I have worked with many senior living providers throughout my career. Most come to me with the same need: “Help! We have empty beds!” As an owner, operator and manager of multiple facilities myself, I understand their concern.
The bigger concern is learning how providers can fill those beds in this ever-changing, expanding and extremely competitive environment. A major reason facilities aren’t turning a profit is they don’t have a marketing plan. Or worse, they aren’t marketing themselves at all.
When I first sit down with a client, I ask:
- What are you doing each month to market your facility?
- What are you doing each month to follow up on any leads from the last six months?
- What one thing works best for you?
- What is your plan to fill your beds?
- Why are you having a hard time filling your beds?
Some of the answers I hear are, “We try different things every month, but nothing seems to work.” “We send out monthly invitations to an open house.” “We pay for referrals.” “We use placement agencies and have our sales staff market to Skilled Nursing Facilities (SNFs).”
It’s easy to make placement agencies your primary source of leads, but I can tell you from first-hand experience that once I focused on generating my own leads, I had more control and my cost per move in significantly decreased. Some facilities use a customer relationship management (CRM) system. Others track their leads on paper. Regardless of the tracking method, lead generation and follow up both matter.
When business is good, we think business is going to be good forever. At that given moment, you’re Superman or Superwoman. You’ve fixed all marketing problems, and everyone will want to move into your facility for the rest of time! But administrators and executives should stop focusing on sales and marketing just because the beds are full.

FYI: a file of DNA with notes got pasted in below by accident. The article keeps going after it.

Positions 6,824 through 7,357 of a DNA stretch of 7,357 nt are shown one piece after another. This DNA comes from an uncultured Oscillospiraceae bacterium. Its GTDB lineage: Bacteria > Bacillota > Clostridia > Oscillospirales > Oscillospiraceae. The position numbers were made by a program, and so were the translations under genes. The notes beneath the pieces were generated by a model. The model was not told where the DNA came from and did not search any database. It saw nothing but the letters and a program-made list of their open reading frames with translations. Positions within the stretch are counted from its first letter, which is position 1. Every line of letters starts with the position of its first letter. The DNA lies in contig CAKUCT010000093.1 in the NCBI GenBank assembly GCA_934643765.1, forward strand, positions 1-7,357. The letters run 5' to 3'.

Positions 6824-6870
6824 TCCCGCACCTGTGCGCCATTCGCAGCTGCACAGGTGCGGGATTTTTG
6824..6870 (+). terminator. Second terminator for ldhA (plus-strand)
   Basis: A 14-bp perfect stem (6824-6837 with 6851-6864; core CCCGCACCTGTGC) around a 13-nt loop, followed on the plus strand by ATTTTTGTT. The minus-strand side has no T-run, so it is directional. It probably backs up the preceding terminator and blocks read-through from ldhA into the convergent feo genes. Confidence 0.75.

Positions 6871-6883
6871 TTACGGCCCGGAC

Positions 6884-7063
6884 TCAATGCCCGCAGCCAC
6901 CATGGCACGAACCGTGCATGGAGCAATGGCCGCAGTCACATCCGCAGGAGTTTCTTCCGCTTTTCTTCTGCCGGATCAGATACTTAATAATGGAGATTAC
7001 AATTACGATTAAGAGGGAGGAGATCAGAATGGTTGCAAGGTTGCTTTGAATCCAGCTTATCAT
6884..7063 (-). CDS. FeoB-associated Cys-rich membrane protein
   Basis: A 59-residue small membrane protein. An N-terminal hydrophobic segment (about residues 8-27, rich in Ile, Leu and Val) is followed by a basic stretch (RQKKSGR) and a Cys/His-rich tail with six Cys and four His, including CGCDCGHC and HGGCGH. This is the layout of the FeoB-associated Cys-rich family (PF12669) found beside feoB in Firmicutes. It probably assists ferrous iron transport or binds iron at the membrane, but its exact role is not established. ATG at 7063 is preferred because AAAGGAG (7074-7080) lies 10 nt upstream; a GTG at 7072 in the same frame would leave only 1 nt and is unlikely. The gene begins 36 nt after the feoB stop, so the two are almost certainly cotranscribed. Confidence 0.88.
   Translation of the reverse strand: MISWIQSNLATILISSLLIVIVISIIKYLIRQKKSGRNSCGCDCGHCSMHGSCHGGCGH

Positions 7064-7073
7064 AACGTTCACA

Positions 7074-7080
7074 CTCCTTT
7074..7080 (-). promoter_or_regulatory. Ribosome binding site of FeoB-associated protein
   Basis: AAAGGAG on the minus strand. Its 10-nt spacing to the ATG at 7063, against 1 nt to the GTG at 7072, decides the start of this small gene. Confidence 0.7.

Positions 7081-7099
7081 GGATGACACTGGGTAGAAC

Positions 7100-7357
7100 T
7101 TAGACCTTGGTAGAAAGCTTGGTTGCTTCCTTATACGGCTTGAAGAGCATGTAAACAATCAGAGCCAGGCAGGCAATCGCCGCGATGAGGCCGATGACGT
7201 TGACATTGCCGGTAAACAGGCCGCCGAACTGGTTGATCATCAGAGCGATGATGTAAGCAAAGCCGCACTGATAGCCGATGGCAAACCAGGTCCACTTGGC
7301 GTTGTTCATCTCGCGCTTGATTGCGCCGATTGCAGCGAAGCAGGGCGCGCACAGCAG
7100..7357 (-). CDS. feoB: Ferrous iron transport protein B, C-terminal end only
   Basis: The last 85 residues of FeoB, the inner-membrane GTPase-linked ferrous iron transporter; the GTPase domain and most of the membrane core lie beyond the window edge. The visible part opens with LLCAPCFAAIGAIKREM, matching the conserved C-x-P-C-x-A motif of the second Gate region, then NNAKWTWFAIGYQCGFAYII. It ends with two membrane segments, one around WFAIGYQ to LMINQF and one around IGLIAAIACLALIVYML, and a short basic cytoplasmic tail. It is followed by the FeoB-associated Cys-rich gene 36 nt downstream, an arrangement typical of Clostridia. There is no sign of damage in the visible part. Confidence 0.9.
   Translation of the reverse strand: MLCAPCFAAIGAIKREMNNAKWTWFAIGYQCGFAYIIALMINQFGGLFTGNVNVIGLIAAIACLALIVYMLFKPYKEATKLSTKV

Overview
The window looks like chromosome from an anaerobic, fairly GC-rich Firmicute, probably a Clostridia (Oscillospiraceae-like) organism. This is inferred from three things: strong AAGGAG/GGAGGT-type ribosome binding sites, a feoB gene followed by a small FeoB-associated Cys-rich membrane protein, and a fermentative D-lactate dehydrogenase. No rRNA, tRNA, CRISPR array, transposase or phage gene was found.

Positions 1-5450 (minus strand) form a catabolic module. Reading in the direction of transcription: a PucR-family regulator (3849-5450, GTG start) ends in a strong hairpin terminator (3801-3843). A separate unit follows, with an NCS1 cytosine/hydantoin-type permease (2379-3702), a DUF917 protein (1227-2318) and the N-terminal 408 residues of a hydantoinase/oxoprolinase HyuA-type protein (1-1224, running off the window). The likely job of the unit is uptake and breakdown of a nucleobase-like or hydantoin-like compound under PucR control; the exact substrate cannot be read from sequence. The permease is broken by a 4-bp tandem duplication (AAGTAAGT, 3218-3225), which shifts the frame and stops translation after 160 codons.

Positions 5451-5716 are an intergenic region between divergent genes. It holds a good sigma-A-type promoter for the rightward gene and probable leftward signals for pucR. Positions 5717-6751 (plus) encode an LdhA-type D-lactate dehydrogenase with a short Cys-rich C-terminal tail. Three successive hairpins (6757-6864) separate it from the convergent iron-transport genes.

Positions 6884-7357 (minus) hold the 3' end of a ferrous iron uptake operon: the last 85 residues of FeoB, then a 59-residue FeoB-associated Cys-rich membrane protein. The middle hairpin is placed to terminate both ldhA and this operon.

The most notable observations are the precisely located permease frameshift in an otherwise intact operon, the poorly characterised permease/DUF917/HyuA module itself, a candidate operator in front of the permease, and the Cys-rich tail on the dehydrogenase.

When beds are empty, management hits panic mode. The sales staff feels the pressure, and they explore every possible lead from every single placement agency in town—the most expensive move ins. You and your company lose control.
A proactive plan allows the facility to retain control, whether it has 100 percent or 25 percent occupancy.
I recently worked for assisted living facility owned by two doctors, and it was pretty much a hands-off investment for them. In 11 years of operation, only two years saw a profit. Yes, you read that right. The owners were continuing to support the business financially, and they were fed up.
After my first day, I knew this wasn’t going to be a simple marketing arrangement. This facility needed a complete overhaul. I spent the next two weeks learning why they couldn’t fill their beds. They were licensed for 77 residents but only had 43 occupants, sometimes as few as 25.
I spoke with families of residents. I contacted potential customers who toured, and liked, the facility but placed their loved ones elsewhere. The facility’s inability to fill beds was more than a lack of marketing efforts. It became clear the main issue was with the staffing structure.
I was initially hired as a marketing consultant, so I developed a 16-point marketing plan. We tried something new each month to see if there were other ways of generating leads. Everything single detail was tracked.
The facility also took a harder look at its staffing strategy and made reductions where necessary to streamline productivity and tighten up management. After 60 days, overall revenue increased by 51 percent, and the facility was at 100 percent capacity with a waiting list. Of those, 92 percent were in-house leads and 8 percent were from placement agencies.
The facility is now making money and recovering from years of poor management. Even at full capacity, the facility invests a fixed amount in marketing each month as well as new marketing efforts to further lower the cost per move in.
Is it time to revamp your marketing strategy? Think about your marketing plan, how you are going to test and implement different strategies, how much you are going to commit financially to marketing every month. On top of that, ask yourself if there reasons other than marketing that your facility can’t fill up. Solving census issues isn’t only about marketing. It could be as simple as one poor manager or sales person. And that’s a relatively easy change to make.
Nathan Mazur is the owner of six assisted living homes in southeastern Michigan. He is also the president and CEO of Blue Sky Healthcare Management, a consultancy focused on training care-oriented companies. He can be reached at email@example.com.